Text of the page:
getfocused: Advice from our chief photographerBy Katie Lamb
March 19, 2012
Katie Lamb is chief photographer for the Bracknell Standard, the Reading Post and The Wokingham Times.
She studied for a degree in photography at the University of Roehampton and worked as a freelance before joining the staff of The Wokingham Times in 2006.
Katie will be writing about her work as a photographer and offering some tips and tricks of the trade in getfocused - our new online camera club.
You can send your questions to her by emailing firstname.lastname@example.org or by using the comment facility at the bottom of this page. She would also like you to share your pictures from around the area and the best ones could be published in the Reading Post.
Portraits of children.
One of the regular visits I make as a press photographer around Reading, Wokingham and Bracknell is storytime at the local libraries. (All parents are asked to give permission for their children to be photographed before I start.)
This is a great opportunity to get natural portraits of young children. They are absorbed in the storytelling and I can walk around the room and capture the expressions of the children without being noticed too much.
Window light provides a natural light source and if you manage to position the children facing toward the windows, it will give them a great catchlight in their eyes which will bring the portrait to life. My recommendation would be not to use flash as it can distract the children and interfere with their storytime.
Sometimes I use a 50mm prime (i.e non-zoom) lense which is very sharp. I shoot at a wide aperture, focusing on the eyes, to keep the subject in focus and let the background blur which will get rid of any unwanted distractions.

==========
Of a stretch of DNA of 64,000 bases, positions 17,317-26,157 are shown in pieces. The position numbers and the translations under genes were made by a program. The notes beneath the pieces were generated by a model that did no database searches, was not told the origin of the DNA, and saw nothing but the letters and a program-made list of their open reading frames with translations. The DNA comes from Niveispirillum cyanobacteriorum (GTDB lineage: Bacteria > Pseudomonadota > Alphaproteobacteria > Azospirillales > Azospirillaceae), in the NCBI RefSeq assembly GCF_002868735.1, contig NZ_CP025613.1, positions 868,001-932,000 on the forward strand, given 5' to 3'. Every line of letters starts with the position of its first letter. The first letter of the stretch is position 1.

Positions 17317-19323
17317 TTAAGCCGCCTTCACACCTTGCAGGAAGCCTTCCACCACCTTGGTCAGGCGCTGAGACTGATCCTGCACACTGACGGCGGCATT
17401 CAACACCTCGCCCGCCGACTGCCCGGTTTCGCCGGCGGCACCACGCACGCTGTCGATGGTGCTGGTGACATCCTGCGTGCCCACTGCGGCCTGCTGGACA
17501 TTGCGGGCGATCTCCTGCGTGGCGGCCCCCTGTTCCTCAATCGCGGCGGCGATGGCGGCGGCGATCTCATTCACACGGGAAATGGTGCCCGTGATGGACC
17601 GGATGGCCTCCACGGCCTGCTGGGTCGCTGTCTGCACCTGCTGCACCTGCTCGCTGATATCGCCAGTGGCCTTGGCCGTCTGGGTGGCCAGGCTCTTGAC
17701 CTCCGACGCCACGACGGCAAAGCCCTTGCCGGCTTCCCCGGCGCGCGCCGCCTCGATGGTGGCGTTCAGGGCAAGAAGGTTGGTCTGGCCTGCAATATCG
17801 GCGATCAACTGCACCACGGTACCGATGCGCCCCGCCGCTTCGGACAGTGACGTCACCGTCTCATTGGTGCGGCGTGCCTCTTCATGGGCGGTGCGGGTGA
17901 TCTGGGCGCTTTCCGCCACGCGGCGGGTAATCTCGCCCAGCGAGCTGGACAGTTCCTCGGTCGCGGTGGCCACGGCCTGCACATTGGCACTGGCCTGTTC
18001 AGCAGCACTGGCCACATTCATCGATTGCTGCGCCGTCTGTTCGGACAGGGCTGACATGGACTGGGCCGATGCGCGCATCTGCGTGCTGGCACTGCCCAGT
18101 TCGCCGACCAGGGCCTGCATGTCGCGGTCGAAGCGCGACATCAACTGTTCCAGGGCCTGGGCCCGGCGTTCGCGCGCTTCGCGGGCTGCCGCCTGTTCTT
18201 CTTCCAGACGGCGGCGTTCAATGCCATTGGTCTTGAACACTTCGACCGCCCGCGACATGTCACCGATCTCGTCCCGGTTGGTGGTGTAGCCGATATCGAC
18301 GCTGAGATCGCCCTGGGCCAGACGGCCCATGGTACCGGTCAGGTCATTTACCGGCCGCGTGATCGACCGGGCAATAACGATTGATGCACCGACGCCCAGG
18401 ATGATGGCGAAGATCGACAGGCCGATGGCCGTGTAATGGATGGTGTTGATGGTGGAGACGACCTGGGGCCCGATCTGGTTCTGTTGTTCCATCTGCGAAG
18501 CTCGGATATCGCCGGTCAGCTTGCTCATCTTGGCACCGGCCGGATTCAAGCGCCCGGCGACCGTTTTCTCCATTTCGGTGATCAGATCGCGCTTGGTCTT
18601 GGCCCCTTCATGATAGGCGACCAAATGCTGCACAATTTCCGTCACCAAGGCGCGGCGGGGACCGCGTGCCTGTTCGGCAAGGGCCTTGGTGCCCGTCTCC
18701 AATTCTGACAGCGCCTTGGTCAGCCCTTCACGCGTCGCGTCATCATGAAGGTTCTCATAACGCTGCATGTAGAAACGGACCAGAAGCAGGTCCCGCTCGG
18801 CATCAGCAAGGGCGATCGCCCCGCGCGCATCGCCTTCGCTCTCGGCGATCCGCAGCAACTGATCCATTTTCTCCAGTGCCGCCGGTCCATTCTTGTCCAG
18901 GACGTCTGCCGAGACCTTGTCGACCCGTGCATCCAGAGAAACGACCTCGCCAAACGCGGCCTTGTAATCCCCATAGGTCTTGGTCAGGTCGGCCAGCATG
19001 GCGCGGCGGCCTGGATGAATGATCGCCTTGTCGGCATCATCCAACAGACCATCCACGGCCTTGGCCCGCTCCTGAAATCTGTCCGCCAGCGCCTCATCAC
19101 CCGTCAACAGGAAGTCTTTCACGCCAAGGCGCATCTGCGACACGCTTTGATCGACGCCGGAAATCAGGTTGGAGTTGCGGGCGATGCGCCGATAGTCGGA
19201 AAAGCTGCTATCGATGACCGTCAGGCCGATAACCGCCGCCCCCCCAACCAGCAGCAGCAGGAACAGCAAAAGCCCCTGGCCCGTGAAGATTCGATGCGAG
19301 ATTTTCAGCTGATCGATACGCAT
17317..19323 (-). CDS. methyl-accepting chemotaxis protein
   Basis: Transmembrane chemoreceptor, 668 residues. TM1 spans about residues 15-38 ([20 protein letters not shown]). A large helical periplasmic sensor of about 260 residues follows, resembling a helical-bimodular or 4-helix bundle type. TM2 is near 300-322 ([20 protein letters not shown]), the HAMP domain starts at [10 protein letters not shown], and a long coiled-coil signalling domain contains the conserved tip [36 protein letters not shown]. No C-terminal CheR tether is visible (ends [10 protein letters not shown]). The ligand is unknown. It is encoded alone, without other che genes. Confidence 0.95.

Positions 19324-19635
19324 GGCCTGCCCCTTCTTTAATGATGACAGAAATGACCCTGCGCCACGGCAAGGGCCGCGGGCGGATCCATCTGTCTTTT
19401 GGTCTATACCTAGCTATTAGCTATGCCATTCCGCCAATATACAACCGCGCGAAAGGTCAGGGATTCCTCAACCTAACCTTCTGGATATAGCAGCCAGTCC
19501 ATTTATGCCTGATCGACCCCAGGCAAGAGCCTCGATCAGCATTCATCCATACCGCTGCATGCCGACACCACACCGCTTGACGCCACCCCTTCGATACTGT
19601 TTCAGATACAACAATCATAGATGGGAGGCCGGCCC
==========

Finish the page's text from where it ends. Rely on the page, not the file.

If you use a 50mm lense you will need to get quite close to your subject for a tight crop which means the children must feel relaxed and comfortable around you.
A fast shutter speed is also important to keep the image sharp as children don't stay still for very long.
The key to photographing children is to be patient, keep them absorbed in an activity and wait for the moment when they look up, or laugh. I find its best to work around the children and let them form poses naturally.
Gently place them into a position if you want to or slightly direct them into a more pleasing pose, but try not to distract them too much as the moment you do this the child becomes very stiff and awkward around you and the picture can look too rigid.
Finally, I try not to take to long at these events. Twenty five minutes maximum to get what I require and then leave quietly, this allows the children to enjoy their time at the library. It is important not to be too intrusive for the children and parents.
Send your pictures to email@example.com and we'll add them to our gallery. Make sure you tell us who you are, where the pictures were taken and any technical infomation you would like to include. Pictures should be around 600 pixels wide at 72 dpi.